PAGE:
Eastern Michigan University
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Dr. Katherine Greenwald

Associate Professor

Katherine Greenwald 401N Mark Jefferson Science Complex

734.487.3266

kgreenwa@emich.edu

Education

Sc.B. 2002, Brown University

Ph.D. 2009, Ohio State University

Interests and Expertise

Broadly, my research areas are molecular ecology (the use of molecular genetic tools to answer ecological questions) and conservation biology. I am particularly interested in amphibians, as they can be important indicators of habitat degradation and other environmental disturbances ("canaries in the coal mine"). I am currently interested in the use of molecular tools for two major purposes. First, such analyses can be highly informative regarding the conservation status of imperiled populations. For example, I have used genetic data to quantify population isolation and its relation to human modification of the surrounding landscape. Second, I use genetic data to identify genomic composition of unisexual (all female) Ambystoma salamanders. These salamanders "steal" sperm from co-occurring species, resulting in numerous polyploid biotypes (genome combinations). This unique mode of reproduction, known as kleptogenesis, likely originated 5 million years ago. My current research focuses on the ecological consequences and conservation implications of this complex system.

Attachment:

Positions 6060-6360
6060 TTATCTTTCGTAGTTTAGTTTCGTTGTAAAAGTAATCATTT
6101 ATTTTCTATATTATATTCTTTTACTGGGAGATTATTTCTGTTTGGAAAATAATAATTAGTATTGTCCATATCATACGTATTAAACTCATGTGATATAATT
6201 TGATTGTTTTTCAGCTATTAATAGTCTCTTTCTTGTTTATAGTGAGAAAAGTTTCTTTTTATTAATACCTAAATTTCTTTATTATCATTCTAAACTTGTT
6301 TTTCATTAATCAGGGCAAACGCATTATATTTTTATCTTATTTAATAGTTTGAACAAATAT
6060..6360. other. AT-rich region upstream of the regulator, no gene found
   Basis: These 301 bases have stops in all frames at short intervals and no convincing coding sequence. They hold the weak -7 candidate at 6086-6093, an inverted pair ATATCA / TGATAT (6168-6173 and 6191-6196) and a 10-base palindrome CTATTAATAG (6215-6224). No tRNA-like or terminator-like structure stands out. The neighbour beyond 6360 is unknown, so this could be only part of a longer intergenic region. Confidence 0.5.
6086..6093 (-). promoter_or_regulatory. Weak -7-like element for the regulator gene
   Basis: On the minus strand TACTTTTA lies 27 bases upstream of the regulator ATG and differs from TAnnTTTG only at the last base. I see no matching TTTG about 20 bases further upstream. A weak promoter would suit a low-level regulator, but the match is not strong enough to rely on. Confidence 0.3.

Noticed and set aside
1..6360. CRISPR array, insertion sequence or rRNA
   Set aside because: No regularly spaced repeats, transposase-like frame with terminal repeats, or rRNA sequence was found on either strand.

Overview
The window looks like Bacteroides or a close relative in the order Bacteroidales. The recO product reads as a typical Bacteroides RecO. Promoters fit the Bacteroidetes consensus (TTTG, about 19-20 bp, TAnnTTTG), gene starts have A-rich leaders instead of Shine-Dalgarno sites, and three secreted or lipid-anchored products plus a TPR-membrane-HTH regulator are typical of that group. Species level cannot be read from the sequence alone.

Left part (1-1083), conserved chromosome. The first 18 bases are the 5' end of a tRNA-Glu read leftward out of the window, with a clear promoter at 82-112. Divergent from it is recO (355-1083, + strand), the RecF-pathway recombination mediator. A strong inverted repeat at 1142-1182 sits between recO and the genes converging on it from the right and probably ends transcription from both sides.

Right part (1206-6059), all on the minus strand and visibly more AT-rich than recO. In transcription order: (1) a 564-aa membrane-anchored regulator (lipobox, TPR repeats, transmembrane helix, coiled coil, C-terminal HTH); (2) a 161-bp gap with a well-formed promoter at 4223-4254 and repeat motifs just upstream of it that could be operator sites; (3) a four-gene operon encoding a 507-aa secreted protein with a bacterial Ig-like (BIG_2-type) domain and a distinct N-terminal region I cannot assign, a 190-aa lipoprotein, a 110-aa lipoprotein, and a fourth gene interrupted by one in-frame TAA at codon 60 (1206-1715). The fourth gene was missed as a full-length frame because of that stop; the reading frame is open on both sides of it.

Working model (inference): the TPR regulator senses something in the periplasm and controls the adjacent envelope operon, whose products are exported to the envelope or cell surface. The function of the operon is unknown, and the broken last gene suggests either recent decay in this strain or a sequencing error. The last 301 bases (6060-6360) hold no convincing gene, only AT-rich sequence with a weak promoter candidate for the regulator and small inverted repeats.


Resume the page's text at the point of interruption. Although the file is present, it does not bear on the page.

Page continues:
Publications

Greenwald, K. R. and H. L. Gibbs. 2011. A single nucleotide polymorphism assay for the identification of unisexual Ambystoma salamanders. Molecular Ecology Resources doi: 10.1111/j.1755-0998.2011.03087.x 

Greenwald, K. R. 2010. Genetic data in population viability analysis: case studies with ambystomatid salamanders. Animal Conservation 13:115-122.

Greenwald, K. R., H. L. Gibbs, and T. A. Waite. 2009. Efficacy of land-cover models in predicting isolation of marbled salamander populations in a fragmented landscape. Conservation Biology 25:1232-1241.

Bartoszek, J., and K. R. Greenwald. 2009. A population divided: railroad tracks as a barrier to gene flow in an isolated population of Marbled Salamanders (Ambystoma opacum). Herpetological Conservation and Biology 4:191-197.

Greenwald, K. R., J. L. Purrenhage, and W. K. Savage. 2009. Land cover predicts isolation in Ambystoma salamanders across region and species. Biological Conservation 142:2493-2500.

Courses Taught

BIO 315 Evolution

BIO 484 Herpetology

BIO 505 Evolutionary Biology

BIO 584 Herpetology

Other

Greenwald Lab Website

The Biology Department is part of the College of Arts & Sciences, 214 Pray-Harrold